For Saudi Arabia and the UAE, the IMEC represents a diversification of partnerships beyond their roles as energy producers. It will strengthen a growing economic and strategic convergence between India and the Middle East. In view of the IMEC’s eight signatories accounting for about half of the world’s economy, the trans-continental project will also have geo-political implications.


According to the observers based in the Middle East, the IMEC will seek to enhance trade and infrastructure connectivity across the Eurasian rimland and reshape the balance of power in the region. On the other hand, China’s multi-trillion-dollar BRI, adopted in 2013, seeks to recreate the ancient Silk Road and connect it to South-East Asia, South Asia, Central Asia, Russia and Europe.


As the IMEC bypasses Turkey, President Recep Tayyip Erdogan has pushed back against the project and declared that there can be no corridor with the exclusion of Turkey. Turkey, which is a part of the BRI holds the position of a major transit hub for commodities travelling from Asia to Europe. Erdogan has started negotiations to find a substitute for the IMEC while affirming that the most appropriate route for trade from East to West must pass through Turkey. More geo-strategic concerns are at stake for Turkey in the present scenario.


Erdogan told journalists on his return flight from India, where he attended the G20 Summit from September 8 to 10, that Turkey was an important production and trade base and had a long history of serving as a link on the silk pathways. Erdogan said he was aware of many countries looking to expand their influence through the creation of trade corridors.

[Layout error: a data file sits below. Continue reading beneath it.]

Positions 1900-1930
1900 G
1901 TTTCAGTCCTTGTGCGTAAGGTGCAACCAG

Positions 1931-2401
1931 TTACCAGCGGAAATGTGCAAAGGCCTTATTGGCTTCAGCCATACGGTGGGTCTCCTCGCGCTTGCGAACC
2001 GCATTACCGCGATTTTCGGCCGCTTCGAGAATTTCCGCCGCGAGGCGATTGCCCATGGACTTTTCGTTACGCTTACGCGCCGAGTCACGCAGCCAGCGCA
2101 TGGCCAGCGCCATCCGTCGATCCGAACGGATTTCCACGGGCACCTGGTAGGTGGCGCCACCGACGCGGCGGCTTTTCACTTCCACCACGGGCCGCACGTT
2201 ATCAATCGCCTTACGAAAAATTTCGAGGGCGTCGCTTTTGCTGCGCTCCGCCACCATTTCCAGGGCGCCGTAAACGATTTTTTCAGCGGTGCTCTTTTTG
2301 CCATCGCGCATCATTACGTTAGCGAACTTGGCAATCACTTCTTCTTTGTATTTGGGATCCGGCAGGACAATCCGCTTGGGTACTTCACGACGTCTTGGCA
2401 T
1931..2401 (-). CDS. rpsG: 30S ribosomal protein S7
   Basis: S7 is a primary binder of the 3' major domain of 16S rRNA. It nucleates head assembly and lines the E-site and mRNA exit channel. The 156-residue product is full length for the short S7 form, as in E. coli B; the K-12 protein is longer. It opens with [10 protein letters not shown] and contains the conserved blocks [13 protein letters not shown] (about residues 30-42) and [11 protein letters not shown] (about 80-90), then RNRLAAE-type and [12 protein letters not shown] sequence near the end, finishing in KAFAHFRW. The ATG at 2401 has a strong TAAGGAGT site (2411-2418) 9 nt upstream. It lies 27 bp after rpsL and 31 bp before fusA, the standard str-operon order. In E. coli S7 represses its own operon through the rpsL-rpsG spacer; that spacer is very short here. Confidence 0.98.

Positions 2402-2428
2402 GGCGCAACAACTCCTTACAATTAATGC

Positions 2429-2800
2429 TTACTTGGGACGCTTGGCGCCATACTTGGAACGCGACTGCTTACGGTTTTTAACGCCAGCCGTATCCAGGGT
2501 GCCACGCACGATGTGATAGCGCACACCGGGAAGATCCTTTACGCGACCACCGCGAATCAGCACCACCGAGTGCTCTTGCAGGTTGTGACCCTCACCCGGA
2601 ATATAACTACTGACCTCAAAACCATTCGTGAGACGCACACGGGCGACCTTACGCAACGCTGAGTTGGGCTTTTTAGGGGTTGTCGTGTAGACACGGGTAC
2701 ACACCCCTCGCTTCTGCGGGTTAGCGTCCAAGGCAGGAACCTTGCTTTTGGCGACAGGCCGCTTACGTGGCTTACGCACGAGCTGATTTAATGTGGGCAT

Ankara backs the Iraq Development Road Project, which is a corridor connecting the Gulf with Europe through Turkey. The Turkish President revealed that discussions were held with the Gulf countries regarding an agreement on the Iraq Development Road Project during the G20 Summit.


“We are talking about a corridor to Europe through Iraq, Qatar, the UAE and Turkey,” the Hurriyet Daily News quoted Erdogan as saying.


At present, all trade between India and Europe takes place via the sea route, which passes through the Suez Canal controlled by Egypt. Egypt, which could lose revenue if the Suez Canal is bypassed, may also raise objections to the IMEC. Although Egypt was one of the special invitees at the G20, and Egyptian President Abdel Fateh al-Sisi was the chief guest at this year’s Republic Day parade in New Delhi, it was not among the countries that signed the MoU for the project.
A study has been conducted to establish the extent of already existing and under-construction railway lines in the Middle East cutting across UAE and Saudi Arabia while missing links have been identified, which will need fresh construction. The Middle East, especially Saudi Arabia, has a huge role in IMEC where a railway corridor is being proposed to be built. Indian experts involved in the project’s formulation have opined that a lot of work will be required to ensure a seamless connectivity on the corridor.